Reality as the divinity being the essence of creativity has no location in time and space. It is everywhere – isha vasyam idam sarvam. It penetrates and pervades everything even though it has no locus in time or space. So you cannot say that the ground of existence is here and not there. It has no location and cannot be captured in time or space.

The self-consciousness that “I am so and so” creates a centre. It manufactures a centre for itself in the wholeness. But the wholeness has no centre. The “me” imagines and centre and so creates one. It is called the “me”, the “I” or the ego. As soon as it creates this thing, it has divided life into me and not me. It has fragmented or divided that which is actually indivisible. And so it is called ignorance. Reality however cannot be divided so it is kind of a superimposition. It is an imaginary structure that has been self-created. And so it is called tamas as darkness or ignorance.  Those who become centred in the ego always feel concerned about their self-preservation and self-perpetuation. And this is precisely the region of darkness.

As soon as you identify yourself with this imaginary “I” that when you enter the region of darkness. You have ignored the reality which is the wholeness of life. It is when you are unaware of the presence of this wholeness within and without that you create this imaginary division. And then what follows is fear and defensiveness which leads to acquisitiveness and the desire for self-preservation. Unaware of the essential wholeness the person then becomes absorbed in the biological impulses and the psychological movement of thoughts, feelings and sentiments.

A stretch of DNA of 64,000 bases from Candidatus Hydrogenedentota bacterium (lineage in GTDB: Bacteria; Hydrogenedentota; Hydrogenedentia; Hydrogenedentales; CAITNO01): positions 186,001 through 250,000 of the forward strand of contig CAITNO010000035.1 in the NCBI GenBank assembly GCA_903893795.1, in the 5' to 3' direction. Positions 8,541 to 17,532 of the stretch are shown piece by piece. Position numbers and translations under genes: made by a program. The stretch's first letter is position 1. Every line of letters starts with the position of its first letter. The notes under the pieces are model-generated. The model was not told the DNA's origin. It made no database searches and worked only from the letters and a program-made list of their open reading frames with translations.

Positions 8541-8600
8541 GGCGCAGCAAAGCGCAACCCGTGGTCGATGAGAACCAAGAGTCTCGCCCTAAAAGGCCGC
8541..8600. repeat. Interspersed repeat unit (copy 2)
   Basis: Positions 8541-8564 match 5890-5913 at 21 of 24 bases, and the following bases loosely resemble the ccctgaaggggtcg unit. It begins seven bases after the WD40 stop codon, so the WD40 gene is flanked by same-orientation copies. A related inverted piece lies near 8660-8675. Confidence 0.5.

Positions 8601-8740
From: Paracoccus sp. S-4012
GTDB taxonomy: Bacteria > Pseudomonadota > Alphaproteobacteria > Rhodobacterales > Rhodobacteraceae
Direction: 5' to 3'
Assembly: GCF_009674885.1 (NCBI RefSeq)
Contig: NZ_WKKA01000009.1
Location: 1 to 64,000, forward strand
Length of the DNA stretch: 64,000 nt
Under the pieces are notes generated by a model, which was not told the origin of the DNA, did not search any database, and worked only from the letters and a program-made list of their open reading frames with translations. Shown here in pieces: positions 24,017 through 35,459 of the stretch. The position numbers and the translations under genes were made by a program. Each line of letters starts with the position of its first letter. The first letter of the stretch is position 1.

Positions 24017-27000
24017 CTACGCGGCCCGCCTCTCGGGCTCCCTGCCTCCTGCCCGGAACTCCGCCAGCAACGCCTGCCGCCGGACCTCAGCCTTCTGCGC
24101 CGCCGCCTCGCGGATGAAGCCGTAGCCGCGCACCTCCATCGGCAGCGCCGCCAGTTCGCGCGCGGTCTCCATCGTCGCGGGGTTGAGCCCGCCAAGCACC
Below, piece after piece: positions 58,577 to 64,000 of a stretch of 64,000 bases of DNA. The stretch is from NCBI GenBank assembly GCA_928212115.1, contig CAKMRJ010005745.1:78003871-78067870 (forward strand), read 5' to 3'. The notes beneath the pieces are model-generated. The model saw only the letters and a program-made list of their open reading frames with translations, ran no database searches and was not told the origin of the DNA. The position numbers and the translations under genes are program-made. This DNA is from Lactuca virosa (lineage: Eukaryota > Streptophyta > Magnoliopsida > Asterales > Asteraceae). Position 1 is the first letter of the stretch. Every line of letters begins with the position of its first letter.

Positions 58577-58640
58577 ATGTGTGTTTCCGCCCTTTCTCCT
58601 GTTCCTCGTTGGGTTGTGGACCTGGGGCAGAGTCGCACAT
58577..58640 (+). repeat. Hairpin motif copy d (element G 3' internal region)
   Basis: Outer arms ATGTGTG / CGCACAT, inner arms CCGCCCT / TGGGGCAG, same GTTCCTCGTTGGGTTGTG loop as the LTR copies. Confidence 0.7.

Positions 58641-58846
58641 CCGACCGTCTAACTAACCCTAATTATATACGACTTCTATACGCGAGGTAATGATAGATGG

Once you have created this centre and fallen into ignorance, you have isolated yourself from the wholeness and fallen into the grip of the activity of the biological structure. The movement of the biological and psychological structure has continuity. Thought does not die. The emotions and sentiments and the impulses for pleasure does not die once the body dies. These impulses have a continuity in one form or another once you have identified yourself with the movement of thought. So what is this “me” or ego? In effect it is the movement of the whole of the past. It is this identification that leads to continuity.

Thought does not die. Thought has continuity. It is a form of psychic matter. Thought is emanating from your body and that matter has energy. You cannot see thoughts with the eyes, but the emanation of thought from your body is the emanation of vibrations which are being released into the ether. In the space around you, there are many vibrations of thoughts and emotions and feelings. They are a form of subtle psychic matter.

You are existing in the ether of space in the form of thought vibrations. So all your desires, attachments and dependencies, these are all material forces that you are constantly releasing into the ether. The physical body may die but the vibrations are still there and therefore they have their own momentum of continuity. This is what is called the stream of human consciousness. It is not free.